- Image via Wikipedia
I’ve been trying to evangelize this for a while, but from an IT perspective…the traditional Web Development department is dead. Game over, good-night, turn off the lights the party is over.
If you are not using one of these platforms in your day-to-day, you’re way behind. Platforms give the power to the people and that means instead of the marketing department making changes to the web copy in Word, then emailing to a WebDev, waiting 2 days – they can log on and change it themselves.
Remember the 80’s? You know hair bands, Flashdance and mainframes. Computers were located deep int he bowls of many companies – there were a few very nerdy, pocket-protected, dudes running around entering data into the big iron. They were commonly called “computer operators” and they were the chief cook and bottle washer in the sense they did everything to the computer.
Shrinking demand and tough competition caused a shakeout in the market in the early 1980s
Wikipedia: Mainframe computer
- Image by Carrick via Flickr
Then came the 90’s – MC Hammer, Zip disks and the PC on every desktop. Oh yea baby, life was good. Mainframes were dead, it was all about desktop computers and fax machines. Computer operators had to make a choice – new opportunities were afoot in the IT department and they needed to choose between software development or networking. We saw the first job split in the computer job industry.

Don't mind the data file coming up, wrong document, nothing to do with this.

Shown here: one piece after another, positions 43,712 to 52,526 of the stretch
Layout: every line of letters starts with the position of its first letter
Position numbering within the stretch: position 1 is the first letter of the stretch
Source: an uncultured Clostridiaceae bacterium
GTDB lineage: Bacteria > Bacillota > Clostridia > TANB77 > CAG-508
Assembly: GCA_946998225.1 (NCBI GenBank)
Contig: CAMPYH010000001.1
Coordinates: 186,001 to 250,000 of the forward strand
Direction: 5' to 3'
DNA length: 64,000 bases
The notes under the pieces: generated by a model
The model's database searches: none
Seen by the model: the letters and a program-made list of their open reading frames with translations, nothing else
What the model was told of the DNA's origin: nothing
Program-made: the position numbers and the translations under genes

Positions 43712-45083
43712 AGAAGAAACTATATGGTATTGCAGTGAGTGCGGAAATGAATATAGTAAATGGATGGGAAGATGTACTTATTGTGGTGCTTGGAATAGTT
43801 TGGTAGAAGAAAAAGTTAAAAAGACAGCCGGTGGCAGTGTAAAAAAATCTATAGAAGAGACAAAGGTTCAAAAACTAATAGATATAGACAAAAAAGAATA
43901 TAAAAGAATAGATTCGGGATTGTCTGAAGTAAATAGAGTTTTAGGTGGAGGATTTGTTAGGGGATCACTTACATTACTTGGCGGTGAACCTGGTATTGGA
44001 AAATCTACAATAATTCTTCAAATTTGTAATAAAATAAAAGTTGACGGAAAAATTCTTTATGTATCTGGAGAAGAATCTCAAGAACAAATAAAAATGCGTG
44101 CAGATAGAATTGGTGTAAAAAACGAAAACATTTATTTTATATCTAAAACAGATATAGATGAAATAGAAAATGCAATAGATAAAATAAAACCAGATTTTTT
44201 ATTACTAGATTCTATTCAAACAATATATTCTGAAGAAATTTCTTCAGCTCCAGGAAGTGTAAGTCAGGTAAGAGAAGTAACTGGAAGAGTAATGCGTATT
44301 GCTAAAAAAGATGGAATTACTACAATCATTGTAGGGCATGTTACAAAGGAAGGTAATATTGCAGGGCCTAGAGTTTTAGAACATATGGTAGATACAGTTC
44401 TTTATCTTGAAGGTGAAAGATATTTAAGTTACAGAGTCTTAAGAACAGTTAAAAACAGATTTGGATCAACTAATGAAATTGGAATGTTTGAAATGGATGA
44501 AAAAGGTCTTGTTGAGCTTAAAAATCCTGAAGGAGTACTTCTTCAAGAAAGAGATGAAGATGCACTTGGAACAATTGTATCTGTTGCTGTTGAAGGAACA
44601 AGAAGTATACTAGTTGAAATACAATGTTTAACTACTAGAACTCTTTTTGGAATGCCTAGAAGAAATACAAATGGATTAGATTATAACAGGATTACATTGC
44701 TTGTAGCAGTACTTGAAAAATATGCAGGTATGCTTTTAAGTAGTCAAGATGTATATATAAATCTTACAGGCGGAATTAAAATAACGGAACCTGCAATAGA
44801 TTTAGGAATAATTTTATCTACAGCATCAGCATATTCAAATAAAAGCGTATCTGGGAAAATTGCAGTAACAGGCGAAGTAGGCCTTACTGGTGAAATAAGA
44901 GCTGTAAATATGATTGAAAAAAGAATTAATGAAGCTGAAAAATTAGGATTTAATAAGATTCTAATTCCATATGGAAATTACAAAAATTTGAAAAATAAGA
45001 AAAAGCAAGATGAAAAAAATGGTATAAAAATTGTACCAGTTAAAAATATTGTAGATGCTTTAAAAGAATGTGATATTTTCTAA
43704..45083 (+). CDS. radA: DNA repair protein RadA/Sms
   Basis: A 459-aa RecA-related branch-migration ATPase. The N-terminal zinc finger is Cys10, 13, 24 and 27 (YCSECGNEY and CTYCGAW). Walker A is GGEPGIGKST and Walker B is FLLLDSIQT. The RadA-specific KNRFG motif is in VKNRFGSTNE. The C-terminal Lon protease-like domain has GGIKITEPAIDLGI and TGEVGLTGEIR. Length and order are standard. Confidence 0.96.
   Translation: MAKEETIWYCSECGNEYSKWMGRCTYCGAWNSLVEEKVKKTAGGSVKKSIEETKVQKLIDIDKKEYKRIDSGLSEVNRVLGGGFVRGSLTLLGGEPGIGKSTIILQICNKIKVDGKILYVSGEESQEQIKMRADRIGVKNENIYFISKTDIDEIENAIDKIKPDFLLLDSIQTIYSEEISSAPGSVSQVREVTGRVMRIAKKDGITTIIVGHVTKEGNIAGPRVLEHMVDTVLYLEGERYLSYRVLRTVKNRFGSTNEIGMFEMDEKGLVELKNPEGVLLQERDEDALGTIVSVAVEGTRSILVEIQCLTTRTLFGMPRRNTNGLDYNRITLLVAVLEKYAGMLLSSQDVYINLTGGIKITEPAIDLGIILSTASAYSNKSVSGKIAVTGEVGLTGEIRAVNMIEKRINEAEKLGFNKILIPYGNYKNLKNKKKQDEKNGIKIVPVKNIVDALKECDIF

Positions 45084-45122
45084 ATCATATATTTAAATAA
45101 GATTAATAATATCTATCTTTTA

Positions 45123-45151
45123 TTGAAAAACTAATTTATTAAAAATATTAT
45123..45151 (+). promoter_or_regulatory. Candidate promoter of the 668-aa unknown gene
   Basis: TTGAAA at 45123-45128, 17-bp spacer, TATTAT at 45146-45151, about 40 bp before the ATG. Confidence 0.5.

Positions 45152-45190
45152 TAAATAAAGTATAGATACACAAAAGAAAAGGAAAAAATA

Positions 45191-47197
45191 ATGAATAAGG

Back to Today:
The web is the new desktop. WebDev’s are the new computer operators who must make a choice to head to the marketing/creative department and become theme and template builders for these CMS/blog platforms – or head towards IT and become widget and API developers.
Then: A Web department staffer would copy and paste all the stories from InCopy to into our CMS each night. It was pure shovelware: No outbound links, no related stories listed at the end of the story, no Web-first mindset.
Now: Copy editors who edit the stories also upload them to the Web, allowing us to make time for adding hyperlinks and related story boxes. Plus, stories get posted hours earlier than before.
from Emily Ingram: “Copy editors take on web duties: Lessons from Day 1“
Alot of this is very relevant in the industry I work – media. We have to take out the bottleneck (current WebDev system) and replace it with a new methodology. This is the crossroads we stand at. Hopefully your IT deaprtment is ready to embrace the change and give a small, simple service to the old WebDev and a new hello and welcome party to a new generation of web.